After Recovering From Bad Start, Nashville Dominated Defending Cup Champions For Much Of The Opener

By Sean Hartnett
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Throughout the playoffs, the 16th-seeded Nashville Predators have gained admirers due to their next-man-up mentality and suffocating brand of defense.

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Although the Predators lost Game 1 of the Stanley Cup Final on Monday night, they showed how effective their possession-positive play can be against the mighty Pittsburgh Penguins.

The Predators quickly fell behind by three goals after P.K. Subban’s apparent series-opening goal was wiped off the board due to a contentious offsides review. Nashville carried the play for the opening 11 minutes, but mentally unraveled after the goal was taken off the board.

The visitors lost focus and fell into the trap of taking several ill-advised penalties, including James Neal being whistled for a mindless cross-checking penalty that set up a Penguins 5-on-3 advantage. In addition, there was times when Neal needlessly had his stick in the air and not on the ice, a repeated failure to provide a target for his defensemen to advance the puck. It was an awful night for No. 18 in white. He’s got to screw his head on straight for Game 2 on Wednesday.

Despite the nightmarish first period, the Predators charged back, gaining the lion’s share of the momentum in the second as they played keep away with the puck. Those who thought the own goal off Mattias Ekholm’s knee late in the first was going to finish Nashville obviously don’t much about this group’s ability to respond when the chips are down.

Nashville did an outstanding job of minimizing Pittsburgh’s home ice advantage for much of the night. Led by criminally underrated defenseman Roman Josi, the Predators limited the high-octane Penguins to just 12 total shots on goal in Game 1. There was plenty of excellent backchecking and denying of offensive zone entries by head coach Peter Laviolette’s players. PPG Paints Arena drifted into a tense and muted atmosphere as the game progressed.

“We weren’t very good,” Penguins head coach Mike Sullivan would later say. “So, when you’re playing a team like Nashville that has a balanced attack, you’ve got to have some pushback. I don’t think in the second period we had any pushback.”

Predators, Penguins, Stanley Cup Final

Penguins goalie Matt Murray, center, defends against the Predators’ Vernon Fiddler during Game 1 of the Stanley Cup Final on May 29, 2017 in Pittsburgh, Pennsylvania. (Photo by Matt Kincaid/Getty Images)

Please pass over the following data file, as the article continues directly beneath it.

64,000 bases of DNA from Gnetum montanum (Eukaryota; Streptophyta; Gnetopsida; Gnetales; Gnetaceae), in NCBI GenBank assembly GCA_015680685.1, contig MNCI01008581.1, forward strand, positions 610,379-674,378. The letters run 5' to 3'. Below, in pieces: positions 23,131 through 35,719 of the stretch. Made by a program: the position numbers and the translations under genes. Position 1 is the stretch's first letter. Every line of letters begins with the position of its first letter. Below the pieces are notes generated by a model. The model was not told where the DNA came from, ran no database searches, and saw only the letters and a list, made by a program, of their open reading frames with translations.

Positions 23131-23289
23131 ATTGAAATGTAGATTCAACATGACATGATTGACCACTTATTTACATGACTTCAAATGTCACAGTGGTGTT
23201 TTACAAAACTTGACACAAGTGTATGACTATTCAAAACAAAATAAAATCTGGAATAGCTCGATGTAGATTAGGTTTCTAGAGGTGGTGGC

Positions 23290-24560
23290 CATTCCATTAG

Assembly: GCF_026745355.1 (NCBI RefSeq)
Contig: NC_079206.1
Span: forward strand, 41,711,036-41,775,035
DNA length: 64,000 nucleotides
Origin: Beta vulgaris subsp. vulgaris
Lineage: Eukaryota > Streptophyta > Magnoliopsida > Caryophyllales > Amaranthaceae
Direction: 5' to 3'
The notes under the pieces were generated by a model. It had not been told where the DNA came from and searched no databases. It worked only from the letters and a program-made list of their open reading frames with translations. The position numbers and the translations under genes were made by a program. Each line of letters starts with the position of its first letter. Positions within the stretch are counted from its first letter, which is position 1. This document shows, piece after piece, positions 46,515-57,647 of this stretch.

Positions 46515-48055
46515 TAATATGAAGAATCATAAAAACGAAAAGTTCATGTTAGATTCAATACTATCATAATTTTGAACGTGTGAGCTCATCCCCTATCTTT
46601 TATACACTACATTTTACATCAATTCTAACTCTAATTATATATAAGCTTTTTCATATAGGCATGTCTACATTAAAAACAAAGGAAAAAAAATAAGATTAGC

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The Predators eventually lost 5-3, but they showed they’re for real despite not having a Stanley Cup champion on their roster and a collective total of five games of Final experience heading into Monday’s opener. Nashville was the territorially-dominant team and held Pittsburgh to zero shots on goal in the middle period. The effort marked the first time in Stanley Cup history that a team held an opponent shot-less in a period since the NHL began tracking SOG during the 1957-58 season.

Sullivan made a big call by dressing rookie forward Jake Guentzel over playoff-hardened winger Carl Hagelin. The move paid off in spades. Guentzel steamed down ice and ripped a top-corner shot over Pekka Rinne’s glove hand with 3:17 left in regulation. Prior to the game-winning goal, Rinne had been out of rhythm, having not been tested with a puck on net for over 37 minutes.

“He’s a real good player,” Sullivan said of Guentzel. “He gets a great goal for us tonight. I think that’s an indication of the type of player that he is and his capability. But certainly, I think he’s a guy that we know we can rely on here to help us win games.”

Guentzel has tasted tremendous success in his first postseason, recording 17 points in 20 games. The 22-year-old’s 10 goals lead the 2017 postseason and trail only Jeremy Roenick (11 goals in 1990) for the most playoff goals by an American-born rookie.

Eminem famously rapped: “You only get one shot, do not miss your chance to blow. This opportunity comes once in a lifetime.”

The Penguins were getting schooled on the ice like a rap battle contestant flubbing their lines at the crucial moment. But then a young MC in Guentzel rose to the occasion. He took his one shot of the night and won the game.

“Just trying to get the ‘D’ out of the screen,” Guentzel said. “Hadn’t taken a shot in a while, so just trying to get on net and see what happened from there.”

While it was Game 1 jubilation for the Pens, there will be plenty of positives for Laviolette and his players to emphasize when they go through the game tape. If the Predators can clean up some of their miscues and control Game 2 with a similar effort, they’ll have a good shot at evening this series.

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Follow Sean on Twitter at @HartnettHockey